Authorship and Audience

This letter was written by Paul to the churches in Galatia which were made up of primarily Gentile believers.

Date and Context

This letter was likely written sometime around 49 AD. There is some debate as to whether Paul's visit to Jerusalem described in Galatians 2:1-10 was his attendance at the Jerusalem Council in Acts 15:4 or Paul's earlier visit to Jerusalem when delivering the money he collected for the poor as noted in Acts 11:30. While there are some difficult questions associated with both views, I believe that the book was most likely written before the Jerusalem Council. Regardless of the exact chronology, Paul was writing to the Galatian believers who were dealing with false teaching from so called 'Judiazers' who were teaching that true believers needed to follow Mosaic law in order to be saved and sanctified. Thus, Paul writes this letter to clarify the purpose of the law and the true means of salvation.

Theological Themes

The letter to the Galatians can be summed up as a contrast between two teachings:

  1. Gospel according to man
  2. Gospel according to Paul (and the Apostles)

All in all, the main point of this letter is to define what the Gospel is and what the Gospel is not. Continually throughout this letter, Paul will contrast three, key differences between the gospel according to man and the true Gospel taught by Paul:

Gospel according to man Gospel according to Paul
Powered by: Flesh Spirit
Leads to: Slavery Freedom
Means to Righteousness: Law Faith
  • Law vs. Faith In this letter, Paul is writing to refute the mistaken belief that Christians need to adhere to, at least parts of, the Law (this is referring to the Mosaic law, especially circumcision) in order to be truly saved. Paul establishes that the Gospel revealed to him by Christ leads to righteousness when believed in faith (with no works of the Law required) and even in the Old Testament, righteousness was through faith. Paul provides the Galatians with a wonderful explanation of the role of the Mosaic law in the plan of God in chapters three and four.
  • Slavery vs. Freedom This letter establishes the foundational principle that believers in Christ are free from slavery to the law and any other restrictions as means by which they must earn/achieve salvation. This principle is often called Christian Liberty and Paul will explain why Christians have freedom in Christ (3:10-14) and how it ought to be used (see 5:13).
  • Flesh vs. Spirit The Judiazers were telling the believers in Galatia that they had to do something in their flesh (meaning physical bodies) in order to earn salvation (3:3, 5:2, 5:4). Paul points out that salvation and the Christian life itself is not based on keeping the law in the flesh, but on walking in the Spirit (3:3, 5:4-6). Latter in the letter, Paul uses the term 'flesh' to refer not just to our physical bodies, but specifically to the sin nature made manifest in our bodies. He contrasts this sinful flesh with the Spirit in passages like 5:13-26.


0. Introduction [1:1-5]

I. Paul Defends his Gospel and The Role of Faith Therein [1:6 - 2:21]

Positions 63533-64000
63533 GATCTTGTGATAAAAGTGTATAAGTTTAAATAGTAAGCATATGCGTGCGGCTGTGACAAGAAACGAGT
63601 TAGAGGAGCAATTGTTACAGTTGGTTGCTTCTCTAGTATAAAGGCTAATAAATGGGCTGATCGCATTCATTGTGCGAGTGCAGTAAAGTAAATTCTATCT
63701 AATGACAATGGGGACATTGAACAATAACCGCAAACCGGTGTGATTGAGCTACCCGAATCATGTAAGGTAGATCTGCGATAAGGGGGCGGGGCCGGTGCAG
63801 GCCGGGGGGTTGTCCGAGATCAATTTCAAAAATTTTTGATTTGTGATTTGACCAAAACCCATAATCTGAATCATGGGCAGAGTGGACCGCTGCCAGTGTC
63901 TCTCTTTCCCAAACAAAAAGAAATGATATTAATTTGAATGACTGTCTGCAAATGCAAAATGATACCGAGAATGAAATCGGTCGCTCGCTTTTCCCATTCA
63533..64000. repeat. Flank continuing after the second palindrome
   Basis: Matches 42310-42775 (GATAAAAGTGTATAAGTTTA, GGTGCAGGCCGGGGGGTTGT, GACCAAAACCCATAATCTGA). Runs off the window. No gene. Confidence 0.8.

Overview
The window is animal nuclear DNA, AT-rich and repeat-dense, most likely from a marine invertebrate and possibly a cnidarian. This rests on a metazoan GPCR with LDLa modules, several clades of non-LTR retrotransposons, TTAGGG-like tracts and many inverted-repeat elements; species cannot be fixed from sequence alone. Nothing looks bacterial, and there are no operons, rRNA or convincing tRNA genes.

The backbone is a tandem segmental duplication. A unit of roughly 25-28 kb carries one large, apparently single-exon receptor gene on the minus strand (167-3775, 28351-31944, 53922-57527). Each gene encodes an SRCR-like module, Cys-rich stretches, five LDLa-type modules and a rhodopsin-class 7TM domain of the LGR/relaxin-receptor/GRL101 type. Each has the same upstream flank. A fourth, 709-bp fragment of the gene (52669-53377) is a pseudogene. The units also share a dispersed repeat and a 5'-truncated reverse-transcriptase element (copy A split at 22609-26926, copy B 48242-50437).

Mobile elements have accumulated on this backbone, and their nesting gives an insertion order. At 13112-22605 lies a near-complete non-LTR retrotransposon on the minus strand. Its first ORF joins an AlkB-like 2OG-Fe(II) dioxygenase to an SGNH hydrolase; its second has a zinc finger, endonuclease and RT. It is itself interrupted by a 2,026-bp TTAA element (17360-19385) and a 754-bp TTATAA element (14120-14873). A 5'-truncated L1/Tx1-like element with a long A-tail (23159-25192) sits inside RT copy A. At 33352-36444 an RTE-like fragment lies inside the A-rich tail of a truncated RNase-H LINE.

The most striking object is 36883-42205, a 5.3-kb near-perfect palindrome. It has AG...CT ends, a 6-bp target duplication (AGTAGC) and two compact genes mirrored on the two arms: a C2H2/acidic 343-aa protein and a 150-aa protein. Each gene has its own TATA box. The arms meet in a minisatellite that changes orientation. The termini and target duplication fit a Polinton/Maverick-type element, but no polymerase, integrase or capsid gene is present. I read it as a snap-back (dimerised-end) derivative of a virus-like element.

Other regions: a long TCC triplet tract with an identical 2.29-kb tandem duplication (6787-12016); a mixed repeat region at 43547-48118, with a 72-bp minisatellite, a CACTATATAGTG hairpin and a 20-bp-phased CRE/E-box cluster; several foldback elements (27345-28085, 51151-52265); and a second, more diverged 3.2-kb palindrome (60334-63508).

II. Faith, Law, and Righteousness [3:1 - 5:1]

III. How to Live Out Our Freedom Through the Spirit, by Faith [5:2-26]

IV. Interpersonal Principles [6:1-10]

V. Conclusion [6:11-18]


  • We see a glimpse into the workings of the early church and a reminder that even the Apostles were not perfect in Galatians 2:11-15. Here, Paul records his confrontation with the Apostle Peter when Peter was hypocritically "fearing the party of the circumcision" (2:12).
  • From this letter, we get a good sense of the true authority behind the Gospel message... it isn't authoritative because of any merit in the one proclaiming it, but because Christ Himself is revealing it as noted in 1:11-12 (see also 1:8-9).
  • Paul's argument in the first two chapters is a wonderful example of persuasive writing in that it simultaneously addresses multiple 'layers'. For example, in Galatians 2:1-10 he establishes the credibility of his message by describing the history of his conversion while laying the groundwork for the argument he will address later in the book (namely, whether or not circumcision is a requirement for Christians). He even throws in a little jab at those who judge people based on reputation more than content in 2:6.
  • In Galatians 2:2, I do not believe Paul is concerned that he was preaching the wrong gospel in the sense that his view of Christ and Christ's role in salvation was incorrect; he is referring to the way he is communicating it to the Gentiles and the implications of his gospel for Gentiles. I'm basing this opinion on the following logic: First, if Paul were concerned with preaching a false gospel, I do not think he would have waited fourteen years (see Galatians 2:1) before addressing it. I believe Paul waits fourteen years because he wants to get input from the Apostles on recent phenomena (namely, Gentiles coming to faith in Christ and the Judiazer movement). Second, notice in Galatians 2:2 that his question specifically deals with the gospel which he "preach[es] among the Gentiles". Paul isn't concerned that salvation is possible apart from repentance and faith in the finished work of Christ; he is concerned that he and the apostles are teaching the same implications of the gospel for Gentile believers.

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